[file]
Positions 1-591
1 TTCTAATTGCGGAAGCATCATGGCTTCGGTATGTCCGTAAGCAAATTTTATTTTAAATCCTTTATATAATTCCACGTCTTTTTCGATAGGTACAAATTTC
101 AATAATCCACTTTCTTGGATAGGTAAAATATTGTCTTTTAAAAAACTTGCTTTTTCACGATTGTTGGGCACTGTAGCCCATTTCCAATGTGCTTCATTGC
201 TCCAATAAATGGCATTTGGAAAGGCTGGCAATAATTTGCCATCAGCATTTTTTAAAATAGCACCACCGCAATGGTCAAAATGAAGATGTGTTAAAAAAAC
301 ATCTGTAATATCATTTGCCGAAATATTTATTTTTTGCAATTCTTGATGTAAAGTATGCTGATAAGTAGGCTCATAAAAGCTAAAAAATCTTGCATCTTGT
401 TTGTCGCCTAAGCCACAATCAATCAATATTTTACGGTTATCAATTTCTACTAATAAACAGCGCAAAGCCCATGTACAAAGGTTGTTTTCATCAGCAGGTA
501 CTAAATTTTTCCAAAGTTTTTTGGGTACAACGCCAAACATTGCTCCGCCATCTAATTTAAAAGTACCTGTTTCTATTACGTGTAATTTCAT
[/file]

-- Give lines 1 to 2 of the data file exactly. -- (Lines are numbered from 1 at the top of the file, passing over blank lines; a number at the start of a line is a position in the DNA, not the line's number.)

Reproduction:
Positions 1-591
1 TTCTAATTGCGGAAGCATCATGGCTTCGGTATGTCCGTAAGCAAATTTTATTTTAAATCCTTTATATAATTCCACGTCTTTTTCGATAGGTACAAATTTC